victim, Blanch Lamont, in a church, he
carried the body high U(p into the
belfry. The belfry windows were slats
like those of an ordinary window blind,
and the wind swept through almost un
impeded. Durrant stripped the body
and composed it carefully on the Itoor
and left it there. Two weeks later,
when it was found, there were small
evidences of decay.
The new association will mummify
by the dry-air process. It is simplicity
itself. The mausoleum is the first
thing to be built. The plans for it are
drawn. It is an immense building cap
able of giving room to 15,000 bodies. It
is to be conctructed in the form of a
cross. When the funeral services are
over the body is taken directly to the
mausoleum and placed in an individual
vault. There is ncdisturbanee of the
A small hole is bored in the head of
the coffin, and a Similar one in the foot.
At the head is inserted a rubber tube.
This tube connects with a fan ma
chine. The machine is set going, and
creates a folast of air, which is blown
over an open vat of sulphuric acid.
The chemical action of the acid upon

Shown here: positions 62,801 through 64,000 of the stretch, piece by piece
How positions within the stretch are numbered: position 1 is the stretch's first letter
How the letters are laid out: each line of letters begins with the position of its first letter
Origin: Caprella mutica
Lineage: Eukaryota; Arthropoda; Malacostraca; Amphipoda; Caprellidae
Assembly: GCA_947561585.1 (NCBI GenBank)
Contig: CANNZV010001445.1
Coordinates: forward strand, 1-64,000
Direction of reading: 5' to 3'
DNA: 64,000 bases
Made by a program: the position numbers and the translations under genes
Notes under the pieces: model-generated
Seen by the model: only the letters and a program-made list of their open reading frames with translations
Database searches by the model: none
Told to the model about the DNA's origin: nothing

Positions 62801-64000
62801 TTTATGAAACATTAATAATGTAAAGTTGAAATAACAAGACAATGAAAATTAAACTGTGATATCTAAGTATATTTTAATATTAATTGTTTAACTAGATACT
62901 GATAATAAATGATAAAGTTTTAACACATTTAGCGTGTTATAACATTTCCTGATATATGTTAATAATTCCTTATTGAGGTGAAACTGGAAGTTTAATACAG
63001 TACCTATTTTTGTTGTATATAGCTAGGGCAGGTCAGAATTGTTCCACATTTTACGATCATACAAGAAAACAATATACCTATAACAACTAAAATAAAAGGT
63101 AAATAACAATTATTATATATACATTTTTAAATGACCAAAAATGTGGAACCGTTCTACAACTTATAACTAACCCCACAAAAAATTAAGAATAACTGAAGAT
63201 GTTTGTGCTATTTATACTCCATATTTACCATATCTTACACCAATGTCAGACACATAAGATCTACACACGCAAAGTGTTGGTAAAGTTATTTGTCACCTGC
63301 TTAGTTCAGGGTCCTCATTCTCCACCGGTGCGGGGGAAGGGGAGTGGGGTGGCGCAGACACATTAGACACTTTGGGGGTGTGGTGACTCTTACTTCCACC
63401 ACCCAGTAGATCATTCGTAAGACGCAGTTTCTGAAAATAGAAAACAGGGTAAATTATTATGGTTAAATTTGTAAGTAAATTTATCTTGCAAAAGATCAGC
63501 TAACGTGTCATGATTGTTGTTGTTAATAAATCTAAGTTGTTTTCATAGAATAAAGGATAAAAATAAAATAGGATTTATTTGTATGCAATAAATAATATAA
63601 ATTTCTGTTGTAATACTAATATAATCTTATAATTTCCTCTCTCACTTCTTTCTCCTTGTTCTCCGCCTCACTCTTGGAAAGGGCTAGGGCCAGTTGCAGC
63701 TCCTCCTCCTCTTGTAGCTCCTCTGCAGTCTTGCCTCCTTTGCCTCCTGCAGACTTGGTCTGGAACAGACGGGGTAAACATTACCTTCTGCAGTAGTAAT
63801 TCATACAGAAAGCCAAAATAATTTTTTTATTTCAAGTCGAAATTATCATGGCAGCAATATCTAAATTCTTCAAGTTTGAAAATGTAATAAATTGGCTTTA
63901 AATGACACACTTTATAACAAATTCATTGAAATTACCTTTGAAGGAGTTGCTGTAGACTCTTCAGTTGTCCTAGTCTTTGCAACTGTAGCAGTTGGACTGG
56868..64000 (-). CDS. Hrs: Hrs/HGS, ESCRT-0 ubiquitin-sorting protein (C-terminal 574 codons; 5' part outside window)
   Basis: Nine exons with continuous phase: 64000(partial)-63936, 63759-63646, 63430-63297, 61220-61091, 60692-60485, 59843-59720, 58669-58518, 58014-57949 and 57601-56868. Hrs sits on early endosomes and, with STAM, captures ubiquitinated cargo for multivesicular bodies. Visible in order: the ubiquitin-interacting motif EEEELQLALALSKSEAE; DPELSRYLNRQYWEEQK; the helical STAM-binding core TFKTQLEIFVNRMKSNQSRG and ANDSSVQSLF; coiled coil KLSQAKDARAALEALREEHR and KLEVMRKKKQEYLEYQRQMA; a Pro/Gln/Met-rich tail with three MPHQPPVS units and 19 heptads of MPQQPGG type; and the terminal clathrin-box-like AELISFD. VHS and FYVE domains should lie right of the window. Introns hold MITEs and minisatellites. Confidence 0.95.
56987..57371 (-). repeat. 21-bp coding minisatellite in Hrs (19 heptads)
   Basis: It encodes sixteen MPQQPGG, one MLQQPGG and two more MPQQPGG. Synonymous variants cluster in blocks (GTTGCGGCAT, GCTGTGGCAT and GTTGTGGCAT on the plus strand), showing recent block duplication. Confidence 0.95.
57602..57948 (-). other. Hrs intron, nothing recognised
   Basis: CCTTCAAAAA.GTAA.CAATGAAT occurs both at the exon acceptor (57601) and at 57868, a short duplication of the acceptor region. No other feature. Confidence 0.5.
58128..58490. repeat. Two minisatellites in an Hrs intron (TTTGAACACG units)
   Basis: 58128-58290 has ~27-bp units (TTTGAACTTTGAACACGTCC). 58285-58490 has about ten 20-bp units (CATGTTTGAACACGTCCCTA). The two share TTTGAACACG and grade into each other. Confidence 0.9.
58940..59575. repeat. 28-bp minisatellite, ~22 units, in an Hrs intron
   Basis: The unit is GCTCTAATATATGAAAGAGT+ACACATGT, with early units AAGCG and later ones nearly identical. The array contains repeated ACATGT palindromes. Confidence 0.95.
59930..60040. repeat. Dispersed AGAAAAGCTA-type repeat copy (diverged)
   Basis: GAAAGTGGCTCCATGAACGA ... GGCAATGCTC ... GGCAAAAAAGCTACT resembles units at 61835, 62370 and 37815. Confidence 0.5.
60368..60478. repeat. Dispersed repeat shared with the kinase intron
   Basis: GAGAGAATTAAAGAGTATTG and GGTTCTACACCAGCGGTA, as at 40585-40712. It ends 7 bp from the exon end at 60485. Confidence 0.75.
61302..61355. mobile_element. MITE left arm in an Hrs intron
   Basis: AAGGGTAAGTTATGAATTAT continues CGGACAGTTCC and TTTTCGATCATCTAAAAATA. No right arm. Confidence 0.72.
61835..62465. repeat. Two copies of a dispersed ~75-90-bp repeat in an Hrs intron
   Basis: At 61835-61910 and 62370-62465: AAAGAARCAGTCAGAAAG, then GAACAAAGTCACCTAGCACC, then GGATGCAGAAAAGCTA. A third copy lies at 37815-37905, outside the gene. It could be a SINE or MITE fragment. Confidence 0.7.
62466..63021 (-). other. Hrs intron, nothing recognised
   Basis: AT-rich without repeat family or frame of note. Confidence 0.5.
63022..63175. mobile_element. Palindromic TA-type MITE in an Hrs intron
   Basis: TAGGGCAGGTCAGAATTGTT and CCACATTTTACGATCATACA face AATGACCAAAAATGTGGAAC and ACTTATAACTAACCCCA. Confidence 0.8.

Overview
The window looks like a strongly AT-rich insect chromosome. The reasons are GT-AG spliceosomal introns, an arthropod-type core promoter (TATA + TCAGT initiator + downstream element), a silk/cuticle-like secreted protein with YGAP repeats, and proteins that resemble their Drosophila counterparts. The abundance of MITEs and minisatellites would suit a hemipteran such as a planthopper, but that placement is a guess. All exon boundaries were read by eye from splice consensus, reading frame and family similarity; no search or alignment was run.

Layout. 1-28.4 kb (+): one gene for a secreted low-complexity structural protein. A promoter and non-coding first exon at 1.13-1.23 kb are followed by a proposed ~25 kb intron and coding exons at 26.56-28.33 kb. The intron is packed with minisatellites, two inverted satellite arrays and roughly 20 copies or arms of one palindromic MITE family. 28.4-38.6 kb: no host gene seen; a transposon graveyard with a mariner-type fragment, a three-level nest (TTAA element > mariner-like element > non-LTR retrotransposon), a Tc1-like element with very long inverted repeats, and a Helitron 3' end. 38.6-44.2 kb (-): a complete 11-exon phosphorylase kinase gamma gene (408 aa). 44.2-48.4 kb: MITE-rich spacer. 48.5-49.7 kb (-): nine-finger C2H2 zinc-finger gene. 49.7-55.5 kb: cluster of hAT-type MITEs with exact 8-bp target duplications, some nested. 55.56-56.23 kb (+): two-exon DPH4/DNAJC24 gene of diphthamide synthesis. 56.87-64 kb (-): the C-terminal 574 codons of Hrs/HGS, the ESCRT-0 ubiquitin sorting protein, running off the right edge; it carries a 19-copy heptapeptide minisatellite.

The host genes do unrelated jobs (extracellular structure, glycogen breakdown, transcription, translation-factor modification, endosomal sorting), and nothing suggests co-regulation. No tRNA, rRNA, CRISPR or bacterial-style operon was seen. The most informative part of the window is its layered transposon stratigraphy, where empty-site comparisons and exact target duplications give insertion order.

the air is to remove all moisture from
it, and the uir is conveyed perfectly dry
into the tube and through the tube to
the interior of the coffin,
i The tube at the foot is 'to carry the
air off. After leaving the coffin the air
passes throught a hot furnace and re
turns to the world through a tall chim
ney. The object' of the furnace is to
kill any infectious germs which the
air might have caug-ht up in passing
through the coffin.
FOr 30 days the human body lies in
a breeze; then the fun stops, the tubes
are removed; the cofnn is sealed, and
there you are, and there you will stay
as long as time lasts. Each coffin is
assigned to a vault that is sealed or not
as the relatives wish. You may have a
vault with glass doors, so that if you de
tire it you may be pa view to solicitous
friends. That is entirely a matter of
The cost for an ordinary vault w'th
the air process will not be more than
$70. There will be richer vaults for
richer occupants, but the rich man gets
do more mummy than the poor one.
N. Y. Journal. .
" ': . Hrwa and Saahea. '' '
Z Dark red linens are eut with the loose
French blouse to show a g-nimpe of ac
cordion plaited ivory satin and finished
at the neck with applied g-uipure.' Bows
of ribbon on the shoulders have re
turned with the gTiimpes." These bows
are made with many loops and look
like a rosette. Another innovation is
trimmed sashes. Ribbon or , muslin,
they tie at the Back in a small bow, and
the ends fall to the hem of the gown.
Kach side is trimmed with narrow lace
ruffles, or fine plaitingfs of Swiss or
muslin. This is one of the prettiest
fashions of the season, and will be re
joiced in by youthful looking' matrons.
Had an Alternative.
Pilrey And because you couldn't
find a nickel to pay the fare, did the con
ductor make you get off and walk?